May 2017

How Organizations Can Plan for Cloud Computing Costs

Manager with currency symbols above his head

If you’re an organization that either uses the cloud, or are considering migrating services to the cloud and are confused about the costs…you are not alone. The costs associated with the cloud are confusing and without proper management and monitoring cloud computing costs can add up quickly leading to your next bill being significantly more expensive than you budgeted for.

Here are three scenarios you’ll have to consider when factoring cloud costs.

If you use SaaS Based Applications (Office 365, and G Suite)

Instance #1: In this instance you will be billed on the number of resources. The problems that companies may run into is when they over-provision. Choosing appropriate resources within these apps take time, and by choosing too many resources that are most likely not relevant to your business results in inflated costs.

Instance #2: SaaS based providers also charge pay per use or pay as you go. A common misconception is that users are charged per device (i.e. tablet, laptop and smartphone), however charges are based on the number of administrators. SaaS based providers charge in a tiered structure (based on a specified number of users) and once that threshold is capped you’ll be charged when more admins are added as opposed to how many devices you add.

Solution: Perform regular system audits and do thorough research to determine which resources and how many system administrators you actually need.

If you use IaaS/PaaS Based Applications Services (Amazon Web Services and MS Azure)

Both of these platforms boast strong PaaS and IaaS capabilities, but are their billing modules are not the easiest to understand.

Amazon Web Services (AWS): If you use AWS, charges are based on the services you are using, however there are several different variables which can lead to additional costs. These services include: databases, deployment, management, application services, network, storage and how content is delivered. In addition to these major charges, there are three additional service charges based on the location of your data centre, volume and the performance level. Additional features such as VM’s, memory, operating system choice, web service calls to their technical support/customer service departments will all be added on to your bill.

Microsoft Azure: When using Azure, they bill you based on usage, storage, storage transactions and data transfers on a pay as you go pricing model. Here’s where the complexities arise…as long as you have an application instance hosted on Azure, you will be paying a monthly minimum (roughly 80 US dollars), whether you still actively use that app or not. Another factor to consider is data transferring and the charges associated with that. Example: think of your data usage on your cellphone. Once you’ve hit your threshold of data consumed (for example 5 GB/month), you will get a notification from your service provider letting you know that you’re approaching your limit (or in some cases they may even block your data usage to prevent hefty bills). You then have the choice to stop using data or accept the overage charges. Azure works in a similar framework, if your organization is constantly doing data transfers and exceeds their monthly GB limit, your monthly bill will be higher than expected as Azure does not have a GB threshold cap.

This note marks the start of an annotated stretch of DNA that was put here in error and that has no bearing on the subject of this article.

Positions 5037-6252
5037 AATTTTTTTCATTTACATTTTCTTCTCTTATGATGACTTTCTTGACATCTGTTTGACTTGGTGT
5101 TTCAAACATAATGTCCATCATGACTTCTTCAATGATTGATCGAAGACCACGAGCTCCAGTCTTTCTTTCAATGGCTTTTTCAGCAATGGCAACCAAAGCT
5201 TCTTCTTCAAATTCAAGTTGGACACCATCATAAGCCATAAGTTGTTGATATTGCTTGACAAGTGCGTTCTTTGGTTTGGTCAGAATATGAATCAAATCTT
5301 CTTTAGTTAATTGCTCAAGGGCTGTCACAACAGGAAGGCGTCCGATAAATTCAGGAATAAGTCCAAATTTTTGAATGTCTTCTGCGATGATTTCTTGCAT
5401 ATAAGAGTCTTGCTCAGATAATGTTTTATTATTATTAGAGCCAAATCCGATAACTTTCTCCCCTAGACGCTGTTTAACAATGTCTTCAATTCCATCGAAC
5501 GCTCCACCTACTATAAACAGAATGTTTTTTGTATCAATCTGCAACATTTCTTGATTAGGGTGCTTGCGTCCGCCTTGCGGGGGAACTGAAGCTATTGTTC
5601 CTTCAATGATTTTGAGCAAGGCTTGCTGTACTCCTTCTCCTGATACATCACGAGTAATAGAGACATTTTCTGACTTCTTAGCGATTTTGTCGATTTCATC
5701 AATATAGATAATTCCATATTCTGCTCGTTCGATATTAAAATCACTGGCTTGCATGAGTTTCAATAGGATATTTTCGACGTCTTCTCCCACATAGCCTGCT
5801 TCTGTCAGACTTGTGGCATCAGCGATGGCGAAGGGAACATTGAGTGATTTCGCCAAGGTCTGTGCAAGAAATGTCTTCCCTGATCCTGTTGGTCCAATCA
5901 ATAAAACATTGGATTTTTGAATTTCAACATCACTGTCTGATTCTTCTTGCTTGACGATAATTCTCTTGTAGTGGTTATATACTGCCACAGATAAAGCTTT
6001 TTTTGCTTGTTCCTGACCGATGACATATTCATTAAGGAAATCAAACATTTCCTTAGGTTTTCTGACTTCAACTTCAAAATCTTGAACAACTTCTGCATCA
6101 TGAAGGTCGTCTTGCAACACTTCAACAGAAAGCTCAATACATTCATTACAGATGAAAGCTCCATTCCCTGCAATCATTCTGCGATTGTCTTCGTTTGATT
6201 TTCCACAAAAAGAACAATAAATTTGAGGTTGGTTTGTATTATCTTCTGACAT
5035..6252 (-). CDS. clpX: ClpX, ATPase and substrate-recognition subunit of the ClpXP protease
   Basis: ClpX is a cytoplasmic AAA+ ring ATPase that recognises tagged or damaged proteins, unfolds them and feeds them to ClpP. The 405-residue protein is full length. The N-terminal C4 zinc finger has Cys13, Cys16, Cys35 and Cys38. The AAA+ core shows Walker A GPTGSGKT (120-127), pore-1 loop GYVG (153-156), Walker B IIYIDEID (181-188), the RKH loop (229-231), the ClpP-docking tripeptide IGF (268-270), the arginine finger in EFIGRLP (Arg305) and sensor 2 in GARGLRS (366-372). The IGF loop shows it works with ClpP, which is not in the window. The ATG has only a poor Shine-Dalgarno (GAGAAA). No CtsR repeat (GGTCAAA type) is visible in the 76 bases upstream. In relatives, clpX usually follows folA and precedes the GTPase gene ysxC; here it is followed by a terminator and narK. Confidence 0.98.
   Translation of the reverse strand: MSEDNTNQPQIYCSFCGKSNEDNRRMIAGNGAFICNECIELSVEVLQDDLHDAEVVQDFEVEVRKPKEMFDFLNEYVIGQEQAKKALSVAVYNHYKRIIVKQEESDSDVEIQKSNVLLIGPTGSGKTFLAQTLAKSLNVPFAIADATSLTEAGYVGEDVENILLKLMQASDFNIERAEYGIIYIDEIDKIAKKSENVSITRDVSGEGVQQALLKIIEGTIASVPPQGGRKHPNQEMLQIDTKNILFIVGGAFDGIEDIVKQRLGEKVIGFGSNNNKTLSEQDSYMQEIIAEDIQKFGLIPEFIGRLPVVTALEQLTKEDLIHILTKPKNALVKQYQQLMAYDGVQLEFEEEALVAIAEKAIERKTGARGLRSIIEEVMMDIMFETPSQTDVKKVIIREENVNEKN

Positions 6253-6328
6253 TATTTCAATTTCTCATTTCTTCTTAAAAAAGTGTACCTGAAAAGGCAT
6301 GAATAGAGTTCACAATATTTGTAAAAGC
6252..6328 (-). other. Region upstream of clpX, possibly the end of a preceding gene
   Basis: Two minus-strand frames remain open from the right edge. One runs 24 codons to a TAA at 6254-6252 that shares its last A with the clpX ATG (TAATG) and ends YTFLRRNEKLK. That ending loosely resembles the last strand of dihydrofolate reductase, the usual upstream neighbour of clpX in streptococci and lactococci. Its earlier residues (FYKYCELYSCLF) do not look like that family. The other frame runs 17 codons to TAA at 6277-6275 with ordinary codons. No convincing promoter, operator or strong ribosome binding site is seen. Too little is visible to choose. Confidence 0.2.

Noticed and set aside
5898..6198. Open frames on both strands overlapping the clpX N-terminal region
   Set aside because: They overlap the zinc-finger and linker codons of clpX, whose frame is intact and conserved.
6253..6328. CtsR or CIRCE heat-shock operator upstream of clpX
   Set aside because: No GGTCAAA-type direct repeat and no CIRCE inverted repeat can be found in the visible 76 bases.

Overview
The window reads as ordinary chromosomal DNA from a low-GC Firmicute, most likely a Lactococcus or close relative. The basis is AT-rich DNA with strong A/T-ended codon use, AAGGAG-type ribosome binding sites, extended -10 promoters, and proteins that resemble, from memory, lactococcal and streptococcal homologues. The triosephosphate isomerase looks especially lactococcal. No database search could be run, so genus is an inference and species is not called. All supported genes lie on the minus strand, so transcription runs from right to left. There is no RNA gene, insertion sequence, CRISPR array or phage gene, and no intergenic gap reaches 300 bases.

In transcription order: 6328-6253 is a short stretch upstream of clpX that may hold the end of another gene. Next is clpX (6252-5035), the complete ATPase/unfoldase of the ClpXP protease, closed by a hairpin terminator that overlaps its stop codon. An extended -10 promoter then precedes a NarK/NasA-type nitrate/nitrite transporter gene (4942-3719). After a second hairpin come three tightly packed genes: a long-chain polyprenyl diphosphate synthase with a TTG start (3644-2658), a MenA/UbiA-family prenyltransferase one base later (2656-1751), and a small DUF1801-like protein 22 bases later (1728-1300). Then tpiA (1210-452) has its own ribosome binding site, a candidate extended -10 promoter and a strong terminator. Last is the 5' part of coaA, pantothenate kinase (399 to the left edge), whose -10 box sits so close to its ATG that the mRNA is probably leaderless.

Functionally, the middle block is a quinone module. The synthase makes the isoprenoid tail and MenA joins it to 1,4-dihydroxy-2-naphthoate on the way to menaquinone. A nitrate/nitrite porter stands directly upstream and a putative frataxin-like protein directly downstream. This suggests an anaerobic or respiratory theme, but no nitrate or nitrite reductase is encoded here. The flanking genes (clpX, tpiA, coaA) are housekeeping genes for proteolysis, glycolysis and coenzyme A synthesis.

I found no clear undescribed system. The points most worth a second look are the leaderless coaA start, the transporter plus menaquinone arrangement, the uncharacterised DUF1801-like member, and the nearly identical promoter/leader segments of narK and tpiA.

Solution: Use the data from previous years to be able to forecast costs for the upcoming year. These services both offer calculators to predict costs, so if your organization’s projections are accurate, the monthly bills won’t be shocking.

Costs Associated with MSPs, Monthly Bills and the Cloud

  1. Moving/Migrating to the cloud: There will be a large upfront cost associated to moving to the cloud, whether that’s a onetime move or done incrementally. Network bandwidth accounts for much of the cost of moving data and cloud providers might charge upload and download fees. Even though data and systems are being hosted off-site, there are internal labor costs that you’re billed for, depending on the workload, instances and number(s) of servers being migrated.
  2. If you store data in the cloud: There are often different pricing tiers of storage which will be added to your monthly bill. Your organization should think carefully when storing data and work with your MSP to decide on the storage tier that is best based on the amount of data that you will be storing.
  3. Fees allocated with testing: You’ll have to test all software and apps before migrating to the cloud to ensure that all systems integrate properly. Depending on how long this testing takes you will see either incremental or drastic costs added to your bill.
  4. Costs associated with rent, utilities and power: This cost is often overlooked and unexpected. Most data centres are offsite and because you’re data is taking up space in the data centre, organizations will be billed accordingly, which can also increase your bill.